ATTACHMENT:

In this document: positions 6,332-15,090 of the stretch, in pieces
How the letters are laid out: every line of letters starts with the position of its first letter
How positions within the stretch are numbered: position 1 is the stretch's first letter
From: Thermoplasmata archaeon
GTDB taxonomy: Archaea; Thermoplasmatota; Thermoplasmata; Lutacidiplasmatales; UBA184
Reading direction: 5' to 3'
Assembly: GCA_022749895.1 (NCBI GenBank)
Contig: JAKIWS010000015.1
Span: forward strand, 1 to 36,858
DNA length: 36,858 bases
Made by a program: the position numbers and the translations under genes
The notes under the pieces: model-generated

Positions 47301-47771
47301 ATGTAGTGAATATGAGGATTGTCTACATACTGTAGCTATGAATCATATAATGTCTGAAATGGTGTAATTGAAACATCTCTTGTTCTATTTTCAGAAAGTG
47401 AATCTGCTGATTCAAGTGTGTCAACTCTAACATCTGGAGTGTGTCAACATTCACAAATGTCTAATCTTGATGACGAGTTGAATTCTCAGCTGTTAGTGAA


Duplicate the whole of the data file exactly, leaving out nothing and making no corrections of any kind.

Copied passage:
In this document: positions 6,332-15,090 of the stretch, in pieces
How the letters are laid out: every line of letters starts with the position of its first letter
How positions within the stretch are numbered: position 1 is the stretch's first letter
From: Thermoplasmata archaeon
GTDB taxonomy: Archaea; Thermoplasmatota; Thermoplasmata; Lutacidiplasmatales; UBA184
Reading direction: 5' to 3'
Assembly: GCA_022749895.1 (NCBI GenBank)
Contig: JAKIWS010000015.1
Span: forward strand, 1 to 36,858
DNA length: 36,858 bases
Made by a program: the position numbers and the translations under genes
The notes under the pieces: model-generated

Positions 47301-47771
47301 ATGTAGTGAATATGAGGATTGTCTACATACTGTAGCTATGAATCATATAATGTCTGAAATGGTGTAATTGAAACATCTCTTGTTCTATTTTCAGAAAGTG
47401 AATCTGCTGATTCAAGTGTGTCAACTCTAACATCTGGAGTGTGTCAACATTCACAAATGTCTAATCTTGATGACGAGTTGAATTCTCAGCTGTTAGTGAA